QUEEN OF APOSTLES PHILOSOPHY CENTRE JINJA (PCJ) CRITIQUE OF THE NOTION OF AUTONOMY IN KANT’S MORAL PHILOSOPHY AN UNDER GRADUATE DISSERTATION SUBMITTED TO THE INSTITUTE OF ETHICS AND DEVELOPMENT STUDIES OF UGANDA MARTYRS UNIVERSITY (UMU) NKOZI, IN PARTIAL FULFILMENT OF THE REQUIREMENTS FOR THE DEGREE OF BACHELOR OF ARTS IN PHILOSOPHY BISIMWA MUNYALI EVARISTE MARCH 2011 1 DEDICACE This work is dedicated in a special way to: My ever loving and caring God, My family and the community of the Missionaries

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  • Philosophy

    P LA T O and a P LAT Y P U S WA L K I N TO A B A R . . . Understanding Philosophy Through Jokes < T H O M A S C AT H C A RT & D A N I E L K L E I N * * * * * * * * * * * * * * * * * * * * * * * * * * * * * * * * * * * * * * * * * * * * * * * * * * * * * * * * * * * * * * * * * * * *

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  • Philosophy

    Philosophy Philosophy is the study of general and fundamental problems, such as reality, existence, knowledge, values, reason, mind, and language. Discussed in this paper will be the most prominent individuals in each time period and their ideas, starting with the “Pre-Socratic” philosophers and ending in the era of post modernism. The time period in ancient Greece between the end of the seventh century B.C. and the middle of the fourth century B.C. is what is known as the “Pre-Socratic Era”. The

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  • Philosophy

    divine intelligent being, which caused the purpose or order that it manifests in nature. The Teleological Argument has also been the most theistic arguments tending to evoke spontaneous assent, the simple and sophisticated alike. The most famous exposition of the Teleological Argument is William Paley. In his work, Paley popularized the argument from design with his concrete illustration of human artifact. This is the watch that he compared to the world. The argument from design, primarily based on

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  • Explain Kant's Moral Argument

    Kant’s moral argument focuses on the notion that God must exist to provide structure to the moral universe. Technically he did not believe that is was possible to prove the existence of God through rational or empirical means. It is important to outline two key ideas before explaining the details of the moral argument. These ideas centre around his assumptions of the universe: that the universe was fair; and that the world around us is fundamentally rational. He begins with the unspoken assumption

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  • Moral

    Moral absolutism is related to human rights and stands against social topics such as war, sexism, rape to be absolutely and undoubtly immoral, regardless of religious beliefs that may believe these practices are acceptable depending on a situation. In a nutshell, moral absolutism follows the belief that there are set universal principles that are distinctively moral or immoral no matter what. For example, females being paid less than men due to their gender can be considered acceptable in some societies;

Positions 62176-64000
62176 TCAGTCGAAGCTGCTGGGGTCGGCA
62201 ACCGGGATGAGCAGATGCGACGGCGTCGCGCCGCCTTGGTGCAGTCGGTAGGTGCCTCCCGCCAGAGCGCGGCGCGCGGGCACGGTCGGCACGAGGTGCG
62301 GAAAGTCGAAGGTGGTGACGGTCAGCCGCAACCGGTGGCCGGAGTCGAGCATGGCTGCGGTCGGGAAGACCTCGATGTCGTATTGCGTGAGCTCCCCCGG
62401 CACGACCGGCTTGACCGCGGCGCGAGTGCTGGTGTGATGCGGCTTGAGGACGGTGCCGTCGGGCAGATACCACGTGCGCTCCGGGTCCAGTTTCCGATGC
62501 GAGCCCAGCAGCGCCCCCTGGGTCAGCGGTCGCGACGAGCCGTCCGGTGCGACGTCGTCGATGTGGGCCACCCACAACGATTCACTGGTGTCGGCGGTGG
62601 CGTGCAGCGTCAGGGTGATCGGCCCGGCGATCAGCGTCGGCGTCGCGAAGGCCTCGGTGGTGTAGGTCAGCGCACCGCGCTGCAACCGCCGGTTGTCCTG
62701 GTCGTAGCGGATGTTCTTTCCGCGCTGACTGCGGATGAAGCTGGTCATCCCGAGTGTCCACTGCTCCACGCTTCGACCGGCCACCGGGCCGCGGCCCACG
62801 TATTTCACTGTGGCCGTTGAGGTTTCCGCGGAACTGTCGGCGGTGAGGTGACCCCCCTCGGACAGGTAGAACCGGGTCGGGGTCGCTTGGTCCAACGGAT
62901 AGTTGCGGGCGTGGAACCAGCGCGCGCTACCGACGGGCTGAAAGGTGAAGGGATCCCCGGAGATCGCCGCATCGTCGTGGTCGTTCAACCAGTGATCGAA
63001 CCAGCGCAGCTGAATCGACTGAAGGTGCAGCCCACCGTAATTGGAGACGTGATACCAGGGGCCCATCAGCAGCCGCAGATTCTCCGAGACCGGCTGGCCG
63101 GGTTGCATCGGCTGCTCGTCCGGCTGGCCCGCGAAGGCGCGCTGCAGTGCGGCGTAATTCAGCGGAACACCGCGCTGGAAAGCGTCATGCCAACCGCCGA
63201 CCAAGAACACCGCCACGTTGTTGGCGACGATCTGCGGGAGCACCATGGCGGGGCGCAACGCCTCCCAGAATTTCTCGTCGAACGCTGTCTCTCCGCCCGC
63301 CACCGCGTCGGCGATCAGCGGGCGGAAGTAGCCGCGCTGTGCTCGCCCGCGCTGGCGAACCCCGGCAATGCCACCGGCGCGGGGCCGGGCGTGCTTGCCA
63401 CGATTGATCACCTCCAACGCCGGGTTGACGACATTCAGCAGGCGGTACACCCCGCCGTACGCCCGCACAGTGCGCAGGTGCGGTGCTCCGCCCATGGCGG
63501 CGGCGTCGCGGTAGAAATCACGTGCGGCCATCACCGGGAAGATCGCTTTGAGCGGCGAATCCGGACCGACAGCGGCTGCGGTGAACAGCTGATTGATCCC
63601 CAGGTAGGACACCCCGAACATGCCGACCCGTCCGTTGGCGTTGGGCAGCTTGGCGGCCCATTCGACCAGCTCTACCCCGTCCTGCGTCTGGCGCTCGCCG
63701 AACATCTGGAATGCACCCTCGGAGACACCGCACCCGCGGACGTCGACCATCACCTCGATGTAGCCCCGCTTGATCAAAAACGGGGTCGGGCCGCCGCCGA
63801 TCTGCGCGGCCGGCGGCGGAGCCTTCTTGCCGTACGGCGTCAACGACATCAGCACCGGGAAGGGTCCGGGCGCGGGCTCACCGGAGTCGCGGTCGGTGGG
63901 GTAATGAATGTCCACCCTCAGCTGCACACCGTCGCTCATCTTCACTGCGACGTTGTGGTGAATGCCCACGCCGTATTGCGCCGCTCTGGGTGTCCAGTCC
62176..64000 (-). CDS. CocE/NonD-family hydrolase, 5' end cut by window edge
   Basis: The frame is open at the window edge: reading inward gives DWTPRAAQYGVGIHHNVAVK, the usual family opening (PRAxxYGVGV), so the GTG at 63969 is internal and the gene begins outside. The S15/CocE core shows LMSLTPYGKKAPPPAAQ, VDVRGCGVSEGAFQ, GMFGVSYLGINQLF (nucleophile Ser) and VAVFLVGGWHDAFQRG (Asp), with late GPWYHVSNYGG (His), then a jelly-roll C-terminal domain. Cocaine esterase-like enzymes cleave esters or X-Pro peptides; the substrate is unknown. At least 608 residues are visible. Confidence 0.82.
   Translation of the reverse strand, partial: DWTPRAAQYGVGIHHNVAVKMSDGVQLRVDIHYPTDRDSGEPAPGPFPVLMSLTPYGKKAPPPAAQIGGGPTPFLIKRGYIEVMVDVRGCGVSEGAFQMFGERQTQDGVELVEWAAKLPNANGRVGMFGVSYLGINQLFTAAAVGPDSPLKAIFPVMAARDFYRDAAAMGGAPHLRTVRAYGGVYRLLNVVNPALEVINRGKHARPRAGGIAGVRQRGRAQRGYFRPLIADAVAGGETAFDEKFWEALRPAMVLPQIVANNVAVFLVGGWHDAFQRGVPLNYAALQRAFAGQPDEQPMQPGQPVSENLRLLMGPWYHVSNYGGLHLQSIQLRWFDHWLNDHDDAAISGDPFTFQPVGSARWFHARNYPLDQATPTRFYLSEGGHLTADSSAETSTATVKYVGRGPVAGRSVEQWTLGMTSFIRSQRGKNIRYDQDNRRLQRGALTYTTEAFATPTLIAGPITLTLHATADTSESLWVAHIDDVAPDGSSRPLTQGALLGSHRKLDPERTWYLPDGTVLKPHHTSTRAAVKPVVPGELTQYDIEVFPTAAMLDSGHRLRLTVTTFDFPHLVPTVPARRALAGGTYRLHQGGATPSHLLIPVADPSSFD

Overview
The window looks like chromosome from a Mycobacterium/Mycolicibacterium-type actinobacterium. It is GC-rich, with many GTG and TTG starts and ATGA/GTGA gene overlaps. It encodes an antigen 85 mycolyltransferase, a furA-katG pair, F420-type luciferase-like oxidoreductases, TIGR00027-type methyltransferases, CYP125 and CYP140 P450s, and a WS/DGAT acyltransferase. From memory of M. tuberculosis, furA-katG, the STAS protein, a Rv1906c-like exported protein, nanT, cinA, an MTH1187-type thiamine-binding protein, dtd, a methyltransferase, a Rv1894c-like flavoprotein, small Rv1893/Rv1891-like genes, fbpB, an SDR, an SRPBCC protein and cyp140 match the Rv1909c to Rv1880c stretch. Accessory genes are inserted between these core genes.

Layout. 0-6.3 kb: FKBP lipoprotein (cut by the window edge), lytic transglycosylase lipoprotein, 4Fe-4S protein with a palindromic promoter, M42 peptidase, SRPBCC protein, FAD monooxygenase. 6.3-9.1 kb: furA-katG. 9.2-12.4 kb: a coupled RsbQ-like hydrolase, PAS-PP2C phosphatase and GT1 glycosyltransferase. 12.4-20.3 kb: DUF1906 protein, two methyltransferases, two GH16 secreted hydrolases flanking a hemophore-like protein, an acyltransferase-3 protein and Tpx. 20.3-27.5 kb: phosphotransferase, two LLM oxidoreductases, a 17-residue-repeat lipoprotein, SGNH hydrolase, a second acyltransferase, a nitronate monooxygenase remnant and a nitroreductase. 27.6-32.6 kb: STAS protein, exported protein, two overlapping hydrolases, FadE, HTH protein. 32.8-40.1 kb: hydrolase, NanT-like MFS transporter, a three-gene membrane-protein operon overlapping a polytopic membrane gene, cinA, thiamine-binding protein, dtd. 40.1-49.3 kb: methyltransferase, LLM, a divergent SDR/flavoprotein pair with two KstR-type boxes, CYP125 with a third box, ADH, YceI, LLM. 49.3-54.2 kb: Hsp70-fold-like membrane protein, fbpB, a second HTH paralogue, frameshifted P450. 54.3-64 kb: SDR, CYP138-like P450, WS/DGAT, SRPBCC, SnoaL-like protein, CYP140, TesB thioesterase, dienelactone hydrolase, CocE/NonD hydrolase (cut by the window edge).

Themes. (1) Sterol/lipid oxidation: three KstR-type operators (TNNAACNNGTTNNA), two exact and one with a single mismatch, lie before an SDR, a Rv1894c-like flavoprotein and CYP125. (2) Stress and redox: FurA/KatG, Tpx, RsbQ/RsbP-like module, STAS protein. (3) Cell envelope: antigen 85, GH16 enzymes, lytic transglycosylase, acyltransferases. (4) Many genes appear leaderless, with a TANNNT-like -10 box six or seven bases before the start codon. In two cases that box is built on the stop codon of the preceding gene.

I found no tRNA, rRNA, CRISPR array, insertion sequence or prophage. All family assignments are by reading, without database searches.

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  • An Exposition of Kant’s, Arendt’s, and Mill’s Moral Philosophy

    act in accordance with and from duty. Several other philosophers such as Hannah Arendt discuss Kant’s moral philosophy. In her case study: “The Accused and Duties of a Law-Abiding Citizen”, Arendt examines how Adolf Eichmann’s actions conformed to Kant’s moral precepts but also how they ran of afoul to his conception of duty. In contrast, John Stuart Mill adopts a teleological view of moral philosophy. He exposes his view of consequentialism and utilitarianism to argue that an action is morally right

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  • Philosophy

    not consequences but the way choosers think when they make choices. Kant says that only one thing is inherently good, and that is the good will. The will is found in humans but not nonhuman animals not a material thing it is our power of rational moral choice its presence gives humans their inherent dignity. The will is good when it acts out of duty, not out of inclination. Because to do something because it makes you feel good or because you hope to gain something from it. Kant recommends that we

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  • Philosophy Nietzsche

    Taylor Dordick Philosophy 320.19 December 11, 2013 Final Question 3 Friedrich Nietzsche and Hannah Arendt both wrote extensively about the foundations of moral philosophy and the formation of the ethical self. Nietzsche, in “On the Genealogy of Morals”, centers his own moral philosophy on the concept of a supra moral individual, which he specifically defines in terms of someone who is effectively free and sovereign, not bound by the bourgeois “morality of custom”. Defined as acting autonomously